Intended to be used for golfing, these rangefinders are the ones that golfers are seen to use frequently. With such a rangefinder, the golfers can get a precise description of the wind direction, the pot, and so on. However, such a rangefinder only gives you data on the distance measurement. Remember that to be good at hunting; you need to have three measurements up your sleeve, as we mentioned already. You may find laser scope and GPS with such devices.
If you are a forest department official or have permission to shoot there, this will be your rangefinder of choice. You know that of all terrains, the most uncertain is that of a forest. You have dense green leaves everywhere, a rock here, a lake there and random animals and bushes, etc. In such a messy environment, your sighting needs to back you up with precision and accuracy. So the rangefinders, in this case, help you with knowing the height of the trees, locating your prey from among, behind, or in front of the trees.
Whether you are a starter in hunting or if you have been in the business for years and decades, you can’t deny the importance of hunting rangefinders in the sport. You will find both rifle and bowhunting rangefinders, each fit for the occasion in which you want to shoot with your respective weapons. As you will read in this entire article, we have focused on bowhunting rangefinders and have pointed out the 10 best ones for you.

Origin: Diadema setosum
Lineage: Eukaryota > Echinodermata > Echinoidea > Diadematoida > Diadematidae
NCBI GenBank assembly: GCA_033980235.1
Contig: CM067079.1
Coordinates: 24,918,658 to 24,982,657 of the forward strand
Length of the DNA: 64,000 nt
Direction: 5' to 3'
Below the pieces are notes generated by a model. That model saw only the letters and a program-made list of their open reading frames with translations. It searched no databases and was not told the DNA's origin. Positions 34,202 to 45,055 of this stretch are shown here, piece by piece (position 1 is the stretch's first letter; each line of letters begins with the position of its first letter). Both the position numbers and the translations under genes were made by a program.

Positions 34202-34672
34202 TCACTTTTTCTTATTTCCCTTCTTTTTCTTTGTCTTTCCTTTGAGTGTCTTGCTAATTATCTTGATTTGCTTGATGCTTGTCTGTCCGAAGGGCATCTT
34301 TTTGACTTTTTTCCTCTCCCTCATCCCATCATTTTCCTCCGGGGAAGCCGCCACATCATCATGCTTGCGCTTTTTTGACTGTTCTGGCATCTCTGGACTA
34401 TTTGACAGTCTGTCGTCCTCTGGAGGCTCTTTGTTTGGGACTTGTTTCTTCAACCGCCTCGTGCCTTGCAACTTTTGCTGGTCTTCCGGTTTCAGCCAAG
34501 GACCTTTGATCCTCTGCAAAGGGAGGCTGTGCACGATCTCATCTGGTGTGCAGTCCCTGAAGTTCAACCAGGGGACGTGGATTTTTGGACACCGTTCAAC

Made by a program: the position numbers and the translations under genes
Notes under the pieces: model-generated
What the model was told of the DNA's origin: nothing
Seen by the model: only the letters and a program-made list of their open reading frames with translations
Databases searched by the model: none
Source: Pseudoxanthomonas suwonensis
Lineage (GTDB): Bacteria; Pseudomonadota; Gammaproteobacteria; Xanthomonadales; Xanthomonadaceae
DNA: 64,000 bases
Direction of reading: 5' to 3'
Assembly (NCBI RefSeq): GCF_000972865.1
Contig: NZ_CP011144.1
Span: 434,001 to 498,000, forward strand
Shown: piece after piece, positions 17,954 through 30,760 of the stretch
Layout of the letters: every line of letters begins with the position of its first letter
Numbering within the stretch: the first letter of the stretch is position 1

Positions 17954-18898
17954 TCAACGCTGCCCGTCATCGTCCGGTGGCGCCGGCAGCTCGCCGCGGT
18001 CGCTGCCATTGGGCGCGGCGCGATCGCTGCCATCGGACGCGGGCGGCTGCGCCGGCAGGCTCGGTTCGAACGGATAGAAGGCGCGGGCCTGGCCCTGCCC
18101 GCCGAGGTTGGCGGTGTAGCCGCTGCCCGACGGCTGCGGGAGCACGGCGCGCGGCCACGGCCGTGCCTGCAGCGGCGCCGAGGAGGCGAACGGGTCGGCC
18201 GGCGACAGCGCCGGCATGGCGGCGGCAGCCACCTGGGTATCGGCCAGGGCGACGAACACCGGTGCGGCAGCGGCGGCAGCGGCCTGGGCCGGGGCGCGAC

When you feel like your hunting trip, and your hunt will go a long distance, you should opt for ballistics rangefinders. That is because they give you the most distance coverage. These have both indicators and laser sighting to help you in your hunting.
From the hunting rangefinder reviews that we have come across from users and experts, it is absolutely necessary that you buy from reliable rangefinder brands. We are easy on giving new rands a chance, but not when we know that we need excellent backup in the hunting, and we can’t run on a hunch. The major brands include Vortex (Ranger), TecTecTec, Bushnell, AOFAR,
Sig Sauer, Leica, Simmons, etc.
Deciding on your range is one of the best things you can do before making the purchase because this will save you from making random purchases that have a high range, going over budget, and forgetting what you actually went to buy.
A good range of data reading is very important for your hunting to go smoothly. Usually, you will find decent coverage of 600-1300 yards from your rangefinders.
The magnification will determine how closely the object situated far from us can be viewed well. So the higher the magnification, it should technically be the better option. However, high magnification doesn’t always mean so good. Optimally, most of the rangefinders have a 4X magnification. But you can go up as much as 8X while still maintaining some of your field of vision. But as you try to go up this 8X mark, you will be losing a significant field of vision, and we don’t want that.